Tags

, , , , , , , , , , , , , , , , ,

Wild Ash trees in Bole Hill Quarry

Wild Ash trees in Bole Hill Quarry

I took a walk along Stanage Edge the other day.  A friend, Mark Richards and I set off from Grindleford station, bypassing the bacon butties and pints of tea and climbed up the old rail incline to reach Bolehill quarry.  It’s a strange looking place as you view the quarry through the vertical blinds of wild ash trees that have colonised the area since working ceased.  It makes for wonderful views and eerie monochromatic photography art galleries in London would probably pay handsomely for.   Light showers had put paid to most climbers attempts on the quarry face, but there were a couple working their way up towards the top.  On fine weekends it is just like a school yard, with lots of people milling around, climbing, trying new techniques, taking instruction, a hive of activity that is nice to sit and watch. 

We moved on past the abandoned millstones, these always make me wonder if the people who ordered them are still waiting for delivery, and crossed over to skirt the bottom if Millstone edge before claiming the top and a fine view down the Hope Valley, with the ribbon of the Sheffield to Manchester Rail line taking the eye on to Mam Tor and Kinder.  Another group of kids tried some bouldering on Owler Tor and as we passed them I pointed out a superb bivvy spot for future reference.  I know that wild camping and bivvying is illegal in England and Wales, but if it leaves no trace then I cannot see the harm.  I accept there are those who trash a place, there will always be thus, but the vast majority of people do it so that they can enjoy the seclusion and majesty of a night spent out on the hills and a welcoming sunrise to enjoy.

The rain had stopped by the time we reached Stanage, a few people were around, none climbing so we pretty much had the place to ourselves.  It’s a wonderful edge walk, with fine views down the Hope Valley, and across to Kinder.  Descending The Long Causeway we could see recent damage caused by motorised vehicles, I guess 4×4 or trail bikes or maybe a granny in a Toyota Yaris!!  Huge great gouges in what is left of the surface with clear scraping marks on the rocks.  This is not responsible use of a green way, how can this destruction be seen as right.  Then again on Stanage we had walked across man made stone pathways placed there to alleviate the erosion caused by thousands of pairs of feet, so what’s the difference between tyre and boot??  Been up Black Hill lately of Torside Clough and seen what happens and what needs to be done to arrest erosion caused by our own need to demonstrate our legal right by walking where we want when we want and never mind the consequences.  A few days after our walk along the ancient pack-horse route a decision by the Peak District National Park was taken to close the route to all motorised vehicles.  The blue touch paper has been lit, it now remains to be seen how quickly the rocket goes off.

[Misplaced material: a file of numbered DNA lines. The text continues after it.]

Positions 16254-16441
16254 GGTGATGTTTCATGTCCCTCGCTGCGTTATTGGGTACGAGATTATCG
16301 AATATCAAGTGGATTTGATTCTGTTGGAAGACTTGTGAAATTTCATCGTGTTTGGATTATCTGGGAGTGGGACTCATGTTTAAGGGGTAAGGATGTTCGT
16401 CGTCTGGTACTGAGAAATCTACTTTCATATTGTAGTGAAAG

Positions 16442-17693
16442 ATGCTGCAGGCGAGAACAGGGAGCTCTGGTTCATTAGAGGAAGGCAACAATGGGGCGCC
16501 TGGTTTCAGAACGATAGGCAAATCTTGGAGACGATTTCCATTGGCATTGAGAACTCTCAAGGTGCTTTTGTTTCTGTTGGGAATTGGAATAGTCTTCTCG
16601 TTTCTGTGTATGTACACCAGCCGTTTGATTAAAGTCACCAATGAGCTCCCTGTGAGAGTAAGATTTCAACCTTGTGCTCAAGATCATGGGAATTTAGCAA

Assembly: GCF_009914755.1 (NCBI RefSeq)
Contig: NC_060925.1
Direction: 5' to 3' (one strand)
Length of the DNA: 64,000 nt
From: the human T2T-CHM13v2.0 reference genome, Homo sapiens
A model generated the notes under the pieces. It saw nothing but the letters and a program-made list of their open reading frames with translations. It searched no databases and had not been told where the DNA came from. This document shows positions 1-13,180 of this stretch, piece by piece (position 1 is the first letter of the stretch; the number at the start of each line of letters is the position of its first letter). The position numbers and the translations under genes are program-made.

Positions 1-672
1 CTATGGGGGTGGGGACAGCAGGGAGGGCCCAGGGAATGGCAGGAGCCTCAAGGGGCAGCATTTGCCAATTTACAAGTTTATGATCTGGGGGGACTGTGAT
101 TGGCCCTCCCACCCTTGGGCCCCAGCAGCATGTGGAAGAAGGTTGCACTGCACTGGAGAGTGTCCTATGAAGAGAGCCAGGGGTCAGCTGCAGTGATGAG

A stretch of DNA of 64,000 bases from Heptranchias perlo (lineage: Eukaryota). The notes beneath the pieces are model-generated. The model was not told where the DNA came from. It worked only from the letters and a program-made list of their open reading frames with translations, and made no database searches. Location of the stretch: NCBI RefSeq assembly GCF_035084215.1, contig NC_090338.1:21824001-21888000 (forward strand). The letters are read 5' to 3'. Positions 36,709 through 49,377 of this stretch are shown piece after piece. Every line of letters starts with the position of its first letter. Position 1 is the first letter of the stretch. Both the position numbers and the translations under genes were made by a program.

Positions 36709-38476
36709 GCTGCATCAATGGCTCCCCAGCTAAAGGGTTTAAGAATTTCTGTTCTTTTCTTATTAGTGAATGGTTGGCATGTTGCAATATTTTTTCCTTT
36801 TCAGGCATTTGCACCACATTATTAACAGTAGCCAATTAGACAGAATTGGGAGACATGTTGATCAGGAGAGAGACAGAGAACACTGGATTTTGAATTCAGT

We dropped down into Hathersage, narrowly missing tea at the café in Outside and caught the train back to Grindleford to pick up the car.  It was a nice days walk and a good way to explore the grit-stone corridor that abounds the rail line.  Leaving the car at Grindleford and returning by rail meant we could allow our route to unfold, taking direction as the will took us, with no worry about how to get back to our vehicles.    

Odd isn’t it that we used public transport to access wonderful countryside whilst at the very same time vehicular access was being removed to protect a ancient way.   

Maybe that’s how it should be.